- Present the conversion as a single line equation (like we did in class).

**Malone (CP04):**(Related to 3.5#43 about pumping liquid out of a spherical tank)- The book's presentation of the problem says to
*recall that 1 ft*. What is the exact conversion? (Show how it is obtained.) (Use the fact that the US gallon is legally defined as 231 cubic inches.)^{3}≈ 7.48 gal - Present a solution 3.5 # 43 but use diameter
*D*ft and liquid volume*G*gallons, and use the exact conversion of ft^{3}to gallons that you found in part (a). - Now find the answer when
*D*= 6 ft liquid volume*G*= 200 gallons. Give an exact answer in symbols, ready to type into a calculator. Then use a calculator to get a decimal approximation rounded to two decimal places

- The book's presentation of the problem says to

**Meisman (CP04):**(similar to 3.5#22) How much do the surface area and volume of a sphere change if its radius is doubled? If its radius is multiplied by some constant*k*? Explain.**Nickerson (CP04):**(similar to 3.5#23) How do the surface area and volume of a rectangular box change if its*length*,*width*, and*height*are all doubled? If they are multiplied by some constant*k*? Explain.

**Platfoot (CP04):**Give an example of a conditional statement*S*such that*S*is true but the converse of*S*is false.**Schira (CP04):**Give an example of a conditional statement*S*such that*S*is true and the converse of*S*is also true.**Somogyi (CP04):**Give an example of a conditional statement*S*such that*S*is false but the converse of*S*is true.**Sundheimer (CP04):**Give an example of a conditional statement*S*such that*S*is false and the converse of*S*is also false.**Whitty (CP04):**Present a solution to Exercise 4.1#22**Wilder (CP04):**Present a solution to Exercise 4.1#26**Wright (CP04):**Present a solution to Exercise 4.1#28

**Baesman (CP05):**Solve 4.2 # 19**Bell (CP05):**Solve 4.2 # 33**Cummings (CP05):**Solve 4.2 # 35**Diiullo (CP05):**Solve 4.2 # 37**Dixon (CP05):**Solve 4.2 # 40**Ferguson (CP05):**Solve 4.2 # 41**Finnearty (CP05):**Solve 4.2 # 42

**Flowers (CP05):**Solve 4.3 # 4 But use ∠*ADE*=*x*and ∠*BAC*=*y***Gilkey (CP05):**Solve 4.3 # 7**Hohenbrink (CP05):**Solve 4.3 # 8**Kennedy (CP05):**Solve 4.3 # 9**Lowe (CP05):**Solve 4.3 # 10**Malone (CP05):**Solve 4.3 # 11**Meisman (CP05):**Solve 4.3 # 12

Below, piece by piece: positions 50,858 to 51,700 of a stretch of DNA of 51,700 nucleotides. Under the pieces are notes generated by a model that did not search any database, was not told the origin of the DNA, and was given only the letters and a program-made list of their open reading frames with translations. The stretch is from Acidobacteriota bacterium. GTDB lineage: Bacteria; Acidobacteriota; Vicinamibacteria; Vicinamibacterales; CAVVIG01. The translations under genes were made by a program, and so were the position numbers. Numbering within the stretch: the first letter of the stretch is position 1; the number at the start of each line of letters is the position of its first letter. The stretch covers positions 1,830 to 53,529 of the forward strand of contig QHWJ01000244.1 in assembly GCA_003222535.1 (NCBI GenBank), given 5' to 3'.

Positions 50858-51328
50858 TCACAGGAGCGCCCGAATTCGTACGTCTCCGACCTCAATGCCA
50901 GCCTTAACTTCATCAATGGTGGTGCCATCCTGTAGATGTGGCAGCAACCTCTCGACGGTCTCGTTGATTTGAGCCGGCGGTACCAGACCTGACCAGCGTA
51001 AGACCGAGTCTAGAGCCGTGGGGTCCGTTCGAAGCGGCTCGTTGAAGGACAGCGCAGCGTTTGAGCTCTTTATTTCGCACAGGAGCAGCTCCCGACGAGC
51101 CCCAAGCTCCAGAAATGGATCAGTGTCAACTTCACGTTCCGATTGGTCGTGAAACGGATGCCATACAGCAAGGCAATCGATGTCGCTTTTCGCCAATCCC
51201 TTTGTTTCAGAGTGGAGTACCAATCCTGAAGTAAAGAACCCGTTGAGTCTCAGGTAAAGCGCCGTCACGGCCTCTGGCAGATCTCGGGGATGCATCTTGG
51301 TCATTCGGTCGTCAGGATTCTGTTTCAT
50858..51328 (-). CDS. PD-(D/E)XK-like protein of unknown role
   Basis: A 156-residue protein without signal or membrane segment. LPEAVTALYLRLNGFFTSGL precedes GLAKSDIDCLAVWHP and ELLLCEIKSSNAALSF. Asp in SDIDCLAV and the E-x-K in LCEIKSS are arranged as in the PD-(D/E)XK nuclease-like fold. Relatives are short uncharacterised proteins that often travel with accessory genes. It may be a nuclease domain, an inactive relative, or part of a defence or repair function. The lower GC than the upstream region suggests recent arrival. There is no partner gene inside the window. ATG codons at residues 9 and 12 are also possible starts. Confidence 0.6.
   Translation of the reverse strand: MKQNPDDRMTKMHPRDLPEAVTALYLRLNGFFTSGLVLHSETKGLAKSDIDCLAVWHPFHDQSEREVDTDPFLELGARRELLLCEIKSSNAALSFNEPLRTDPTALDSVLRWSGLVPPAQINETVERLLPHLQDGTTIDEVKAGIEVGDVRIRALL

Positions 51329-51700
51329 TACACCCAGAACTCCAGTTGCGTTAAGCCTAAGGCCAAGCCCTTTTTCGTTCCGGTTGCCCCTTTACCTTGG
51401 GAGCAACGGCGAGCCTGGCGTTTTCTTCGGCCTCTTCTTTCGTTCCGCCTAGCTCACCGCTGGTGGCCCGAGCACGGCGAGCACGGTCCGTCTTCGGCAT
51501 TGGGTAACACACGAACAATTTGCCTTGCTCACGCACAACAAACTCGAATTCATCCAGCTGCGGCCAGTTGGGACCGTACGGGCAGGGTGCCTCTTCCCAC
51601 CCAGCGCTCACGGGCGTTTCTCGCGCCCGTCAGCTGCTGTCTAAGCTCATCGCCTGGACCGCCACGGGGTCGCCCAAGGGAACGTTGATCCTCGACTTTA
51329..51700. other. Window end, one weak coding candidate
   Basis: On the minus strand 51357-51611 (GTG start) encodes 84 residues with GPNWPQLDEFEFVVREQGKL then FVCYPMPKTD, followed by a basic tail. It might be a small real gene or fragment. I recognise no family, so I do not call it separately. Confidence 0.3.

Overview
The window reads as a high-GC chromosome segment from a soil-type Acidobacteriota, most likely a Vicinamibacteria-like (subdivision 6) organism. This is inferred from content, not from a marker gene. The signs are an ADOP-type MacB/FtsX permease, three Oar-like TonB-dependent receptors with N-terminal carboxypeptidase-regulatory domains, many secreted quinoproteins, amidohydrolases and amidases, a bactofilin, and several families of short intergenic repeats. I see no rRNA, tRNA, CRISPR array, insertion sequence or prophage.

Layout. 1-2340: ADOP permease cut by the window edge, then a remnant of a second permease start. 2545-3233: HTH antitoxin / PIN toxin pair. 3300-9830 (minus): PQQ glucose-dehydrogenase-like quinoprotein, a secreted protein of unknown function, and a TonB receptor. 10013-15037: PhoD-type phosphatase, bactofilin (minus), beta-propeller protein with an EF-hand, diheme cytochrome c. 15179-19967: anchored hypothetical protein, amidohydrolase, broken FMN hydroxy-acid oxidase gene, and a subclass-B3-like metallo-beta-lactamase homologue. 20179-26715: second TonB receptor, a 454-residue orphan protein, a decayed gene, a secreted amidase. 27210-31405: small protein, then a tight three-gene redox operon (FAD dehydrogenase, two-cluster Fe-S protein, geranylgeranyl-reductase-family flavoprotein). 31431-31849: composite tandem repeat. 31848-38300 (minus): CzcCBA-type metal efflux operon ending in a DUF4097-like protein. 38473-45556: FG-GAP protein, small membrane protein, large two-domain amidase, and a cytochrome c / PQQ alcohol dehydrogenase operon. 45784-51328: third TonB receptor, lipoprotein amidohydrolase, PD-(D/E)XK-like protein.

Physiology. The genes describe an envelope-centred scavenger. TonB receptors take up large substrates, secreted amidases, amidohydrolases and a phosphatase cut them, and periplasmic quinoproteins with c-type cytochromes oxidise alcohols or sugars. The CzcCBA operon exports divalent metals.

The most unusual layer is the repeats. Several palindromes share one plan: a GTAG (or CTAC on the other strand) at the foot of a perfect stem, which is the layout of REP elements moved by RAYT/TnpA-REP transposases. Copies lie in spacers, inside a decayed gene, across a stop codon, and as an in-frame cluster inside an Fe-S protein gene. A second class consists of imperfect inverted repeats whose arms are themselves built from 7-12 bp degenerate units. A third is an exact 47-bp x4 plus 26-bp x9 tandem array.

**Nickerson (CP05):**Solve 4.3 # 13**Platfoot (CP05):**Solve 4.3 # 14**Schira (CP05):**Solve 4.3 # 15**Somogyi (CP05):**Solve 4.3 # 16**Sundheimer (CP05):**Solve 4.3 # 17**Whitty (CP05):**Solve 4.3 # 18**Wilder (CP05):**Solve 4.3 # 19**Wright (CP05):**Solve 4.3 # 22

Do your work on paper, large and clear, ready to project using the document camera.

**Wright (CP06):**Solve 5.1#18 (Present using Document Camera)**Wilder (CP06):**Solve 5.1#30 (Present using Document Camera)**Whitty (CP06):**Solve 5.1#31 but use angle sizes 50 and 85 instead of 55 and 80. (Present using Document Camera)**Sundheimer (CP06):**Solve 5.1#32 (Present using Document Camera)**Somogyi (CP06):**Solve 5.1#36 (Present using Document Camera)**Schira (CP06):**Solve 5.2#21 but use angle sizes 68 and 153 instead of 65 and 150 (Present using Document Camera)**Platfoot (CP06):**Solve 5.2#22 (Present using Document Camera)**Nickerson (CP06):**Solve 5.2#26 (Present using Document Camera)

**Meisman (CP06):**What is the definition of a*parallelogram*? (Find it in the reading.) (Present using Document Camera)**Malone (CP06):**The book says in Corollary 5.15 that in a parallelogram, the opposite sides are congruent and the opposite angles are congruent. Where does that come from? (Present using Document Camera)**Lowe (CP06):**Solve 5.3 # 14 (Present using Document Camera)**Kennedy (CP06):**Solve 5.3#16 (Present using Document Camera)**Hohenbrink (CP06):**Solve 5.3#18 (Present using Document Camera)**Gilkey (CP06):**Solve 5.3#28 (Present using Document Camera)**Flowers (CP06):**Do the proof for 5.3#38 (Present using Document Camera)

First six students: I would like you to do a translation exercise. (You don't have to actually prove anything!) Each of the exercises 5.4 # 39, 40, 41, 42, 43, 44 says to prove some statement. But the statements are worded in a way that is not so helpful for setting up a proof. It would be more helpful if the statements were worded as conditional statements. For each of the five exercises, I want one of yoou to translate the statement to be proven into a new statement that is a conditional statement, "If P then Q." For starters, you can look at the book's presentationm of Theorem 5.27, on page 271. That will actually give you one of the translations that you need. But beware: some of the five exercises that I have assigned to you are worded in a way that is misleading, that makes the translation tricky. (That's why I assigned this as a Class Presentation.) (Each of you: Write both the original statement and your translation clearly on a page ready to project using the document camera.)

**Finnearty (CP06):**Translate 5.4#39.**Ferguson (CP06):**Translate 5.4#40.**Dixon (CP06):**Translate 5.4#41.**Diiullo (CP06):**Translate 5.4#42.**Cummings (CP06):**Translate 5.4#43.**Bell (CP06):**Translate 5.4#44.

Problem Involving Variables and Solving Equations

**Baesman (CP06):**Solve 5.4#12 Write your solution clearly on a page ready to project using the document camera.

(page maintained by Mark Barsamian, last updated Aug 21, 2019 )